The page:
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Editor’s note: This is one of many summaries of depositions released by House impeachment investigators. The others are available here.

Former U.S. Ambassador to Ukraine Marie Yovanovitch testified before Congress in the ongoing impeachment inquiry on Oct. 11. Below is a summary of her testimony, as compiled from her opening statement and the transcript of her deposition.


Yovanovitch, a 33-year foreign service officer, began her opening statement by discussing U.S. foreign policy on Ukraine, which has emphasized Ukraine’s remaining democratic and resisting Russian expansionism since 2014. Recently, that has included anti-corruption efforts, since the U.S. has viewed corruption as a security issue, corrupt officials being more vulnerable to Russian influence. Ukraine President Volodymyr Zelensky ran on a platform with anti-corruption efforts as his number one priority, and voters overwhelmingly favored him. Yovanovitch noted that this created “fear among the political elite.” She said understanding Ukraine’s history was crucial for unpacking the issues in the impeachment inquiry that she would be addressing.

Yovanovitch began serving as ambassador to Ukraine on Aug. 22, 2016, and left permanently on May 20, 2019, although she had been asked to extend her tour to 2020 in March. She noted several important events that occurred before she arrived: the release of the “black ledger,” which detailed millions of dollars in payments to Paul Manafort from former Ukrainian President Viktor Yanukovych’s pro-Russian political party, Manafort’s subsequent resignation from Trump’s campaign, the embassy’s April 2016 letter to the Prosecutor General’s Office about the investigation into the Anti-Corruption Center, and the departure of former Prosecutor General Viktor Shokin. 

Yovanovitch made the following clear: “I have never, myself or through others, directly or indirectly, ever directed, suggested, or in any other way asked, for any government or government official in Ukraine or elsewhere to refrain from investigating or prosecuting actual corruption.”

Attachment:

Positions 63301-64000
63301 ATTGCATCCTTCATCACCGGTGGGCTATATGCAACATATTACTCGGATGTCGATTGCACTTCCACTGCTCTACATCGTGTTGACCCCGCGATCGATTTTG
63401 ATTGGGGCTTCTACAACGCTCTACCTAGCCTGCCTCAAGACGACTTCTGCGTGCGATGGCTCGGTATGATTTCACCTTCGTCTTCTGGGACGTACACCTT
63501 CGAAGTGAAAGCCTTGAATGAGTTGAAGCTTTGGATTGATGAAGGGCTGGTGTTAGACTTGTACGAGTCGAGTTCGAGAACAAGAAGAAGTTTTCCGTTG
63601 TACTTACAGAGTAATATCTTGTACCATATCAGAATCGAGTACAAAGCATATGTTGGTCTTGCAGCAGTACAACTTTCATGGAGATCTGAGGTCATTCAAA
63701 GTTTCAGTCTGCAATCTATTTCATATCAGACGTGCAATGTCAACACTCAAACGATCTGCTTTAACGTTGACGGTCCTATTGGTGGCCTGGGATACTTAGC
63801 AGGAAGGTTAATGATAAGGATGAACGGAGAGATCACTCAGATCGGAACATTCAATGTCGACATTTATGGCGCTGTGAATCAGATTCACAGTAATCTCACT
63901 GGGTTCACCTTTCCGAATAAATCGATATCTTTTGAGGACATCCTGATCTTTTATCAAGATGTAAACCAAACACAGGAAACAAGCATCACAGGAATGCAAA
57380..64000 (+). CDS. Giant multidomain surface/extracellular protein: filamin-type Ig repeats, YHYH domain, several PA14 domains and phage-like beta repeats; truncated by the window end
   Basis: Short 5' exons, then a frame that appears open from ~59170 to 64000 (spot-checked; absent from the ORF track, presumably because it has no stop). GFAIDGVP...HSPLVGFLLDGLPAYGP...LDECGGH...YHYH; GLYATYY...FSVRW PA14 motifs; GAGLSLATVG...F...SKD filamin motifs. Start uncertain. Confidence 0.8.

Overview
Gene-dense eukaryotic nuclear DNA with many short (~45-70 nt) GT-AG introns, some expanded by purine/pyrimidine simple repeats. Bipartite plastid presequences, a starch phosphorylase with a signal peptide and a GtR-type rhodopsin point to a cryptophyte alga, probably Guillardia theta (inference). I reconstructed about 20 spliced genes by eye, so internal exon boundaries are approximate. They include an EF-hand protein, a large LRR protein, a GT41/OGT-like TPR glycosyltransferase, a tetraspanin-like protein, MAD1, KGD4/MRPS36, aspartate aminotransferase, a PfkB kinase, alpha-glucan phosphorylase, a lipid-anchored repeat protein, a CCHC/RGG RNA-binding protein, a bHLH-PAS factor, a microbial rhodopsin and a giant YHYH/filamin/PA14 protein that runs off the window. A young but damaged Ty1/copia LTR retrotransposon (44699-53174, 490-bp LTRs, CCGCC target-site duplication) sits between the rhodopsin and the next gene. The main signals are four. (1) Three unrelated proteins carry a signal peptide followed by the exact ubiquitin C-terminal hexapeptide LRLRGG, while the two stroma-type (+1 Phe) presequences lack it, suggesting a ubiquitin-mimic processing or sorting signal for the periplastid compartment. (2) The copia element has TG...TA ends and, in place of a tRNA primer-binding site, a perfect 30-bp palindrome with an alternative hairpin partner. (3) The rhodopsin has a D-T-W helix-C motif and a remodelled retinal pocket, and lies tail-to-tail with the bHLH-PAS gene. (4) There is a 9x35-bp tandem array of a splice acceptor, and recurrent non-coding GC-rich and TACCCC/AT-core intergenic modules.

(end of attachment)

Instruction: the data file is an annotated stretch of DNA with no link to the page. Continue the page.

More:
She repeated that Yuriy Lutsenko’s accusation that she made a do-not-prosecute list was false and said she has never been disloyal to the Trump administration. She also denied that she told the embassy team not to follow the president’s orders because he was going to be impeached. She said she has had only “minimal contact” with Rudy Giuliani, the president’s personal lawyer, having met him a total of three times, and she did not know his motives for attacking her. However, she gleaned that Giuliani’s associates would have believed that their personal and financial incentives were stifled by the anti-corruption policy in Ukraine.

When Yovanovitch was informed that her term was being abruptly ended, she tried to find out why, and went to speak with the deputy secretary of state, who said that Trump had “lost confidence” in her and no longer wanted her to serve as an ambassador. He further added that there had been a “concerted campaign” against her and that the president had been attempting to remove her since the summer of 2018. He added that she had done nothing wrong, and this was not a recall for cause. Yovanovitch said that although she and everyone understands that the president could remove her at any time, she was “incredulous that the U.S. Government chose to remove an ambassador based, as far as [she could] tell, on unfounded and false claims by people with clearly questionable motives.” Moreover, her removal occurred during a challenging time in establishing relations with a newly elected president in Ukraine. Yovanovitch concluded her opening statement by noting that the attacks on the State Department and its hollowing out from within are a serious issue and that department leadership needs to take action to defend the institution.

Before questions from the committee, Yovanovitch’s counsel made clear that she was appearing in response to a subpoena and that it was their position that she was required to appear. Her legal team had asked the State Department to provide a written statement addressing their concerns regarding “executive branch confidentiality interests,” but the department never provided such a statement.

Yovanovitch then discussed Lutsenko. She first heard from Ukrainian officials at the end of 2018 that Lutsenko was in communication with Giuliani. She had an impression that Lutsenko was discussing this freely. She noted that Lutsenko is a politician and was allied with former President Petro Poroshenko but is not a lawyer. Lutsenko was brought in to reform the Prosecutor General’s Office but was not successful in cleaning up the corruption within the office. He wanted the U.S. Embassy to set up meetings with various Justice Department offices and the director of the FBI, saying he had important information for them, which was not the usual process to follow; the embassy kept encouraging him instead to talk to the legal attache in Ukraine. He “clearly wanted to work around the system” in a way that provided for less transparency. Yovanovitch said she guessed that the information he was trying to share was falsehoods about her.